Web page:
The first letter I ever wrote as a consumer was to the Popsicle company. I was in college, and had purchased a box of Fudgsicles. The picture on the front of the box was beautiful, showing a nicely oblong fudgsicle with rounded edges and tempting grooves:
Don't you just want to lick it?
When I opened the box and pulled out a fudgsicle, however, it was more like a little brown brick:
And even that picture has more curves than did mine that day.
Sincerely disappointed, I wrote a letter to the Popsicle company and told them what happened. I also told them how much I loved Fudgsicles, and how much better it would have been had the thing in the box looked more like the one on the package. I sent the letter off and forgot about it.
Some weeks later, I received a reply in the mail, thanking me for my concern and saying some other such nice stuff. The real good news, however, was that they also sent me two coupons for a FREE box of fudgsicles each! Woohoo!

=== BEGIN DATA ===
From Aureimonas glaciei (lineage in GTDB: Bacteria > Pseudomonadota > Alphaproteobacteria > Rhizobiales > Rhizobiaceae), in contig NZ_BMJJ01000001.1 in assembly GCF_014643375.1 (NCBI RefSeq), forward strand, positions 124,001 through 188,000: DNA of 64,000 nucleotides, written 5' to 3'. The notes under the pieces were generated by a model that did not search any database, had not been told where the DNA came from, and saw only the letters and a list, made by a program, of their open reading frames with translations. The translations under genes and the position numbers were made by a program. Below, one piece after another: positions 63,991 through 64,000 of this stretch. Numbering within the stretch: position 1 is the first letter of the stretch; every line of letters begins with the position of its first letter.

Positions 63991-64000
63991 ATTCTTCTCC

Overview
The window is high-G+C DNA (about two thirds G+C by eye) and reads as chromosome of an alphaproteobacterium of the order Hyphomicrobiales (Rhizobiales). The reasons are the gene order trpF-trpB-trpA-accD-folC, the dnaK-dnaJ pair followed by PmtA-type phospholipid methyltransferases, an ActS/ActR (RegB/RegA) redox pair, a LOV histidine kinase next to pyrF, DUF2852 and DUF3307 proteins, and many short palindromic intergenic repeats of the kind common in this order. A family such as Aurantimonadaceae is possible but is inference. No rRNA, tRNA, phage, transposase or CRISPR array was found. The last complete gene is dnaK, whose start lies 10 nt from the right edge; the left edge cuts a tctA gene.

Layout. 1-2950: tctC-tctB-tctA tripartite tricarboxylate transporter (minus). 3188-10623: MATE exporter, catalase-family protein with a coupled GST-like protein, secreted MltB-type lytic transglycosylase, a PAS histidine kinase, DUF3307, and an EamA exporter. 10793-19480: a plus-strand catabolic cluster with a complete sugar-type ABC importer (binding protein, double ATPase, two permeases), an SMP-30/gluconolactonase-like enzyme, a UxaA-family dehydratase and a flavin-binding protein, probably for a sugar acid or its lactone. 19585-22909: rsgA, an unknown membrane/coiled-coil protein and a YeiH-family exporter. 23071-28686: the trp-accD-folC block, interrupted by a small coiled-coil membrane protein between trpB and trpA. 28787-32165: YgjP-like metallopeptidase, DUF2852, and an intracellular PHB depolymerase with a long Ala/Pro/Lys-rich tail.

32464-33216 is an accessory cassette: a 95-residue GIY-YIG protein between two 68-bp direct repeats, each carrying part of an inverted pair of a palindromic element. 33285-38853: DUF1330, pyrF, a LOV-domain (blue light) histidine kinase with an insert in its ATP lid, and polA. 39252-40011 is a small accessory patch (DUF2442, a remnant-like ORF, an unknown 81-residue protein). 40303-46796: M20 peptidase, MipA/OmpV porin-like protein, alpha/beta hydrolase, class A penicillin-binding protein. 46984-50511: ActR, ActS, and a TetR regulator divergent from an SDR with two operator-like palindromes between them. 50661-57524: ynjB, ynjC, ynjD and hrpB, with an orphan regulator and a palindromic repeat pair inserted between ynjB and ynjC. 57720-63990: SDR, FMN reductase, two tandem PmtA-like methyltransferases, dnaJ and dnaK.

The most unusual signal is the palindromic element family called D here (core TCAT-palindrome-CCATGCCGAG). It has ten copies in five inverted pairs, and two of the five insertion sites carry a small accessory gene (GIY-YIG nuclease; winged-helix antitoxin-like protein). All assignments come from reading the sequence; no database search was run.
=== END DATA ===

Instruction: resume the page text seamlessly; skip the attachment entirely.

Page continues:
When I went to the store to redeem my first coupon, I noticed that the Fudgsicle packaging was slightly different than I remembered: the picture on the front was not quite as stylized or curvy, though it still looked delicious. When I got home and took out a fudgsicle, I was further pleased to see that it actually had some shape and form to it. In fact, it looked more or less like the one on the box.
I never thought that my letter would make a difference. I thought it would just go to an empty void and I would feel better having vented my frustration. But someone actually listened! Someone read my letter and, whether because of that or other factors, changed not only the packaging but the product inside as well. Who knew?
That was the start of my career as a consumer letter writer, and now I want a Fudgsicle.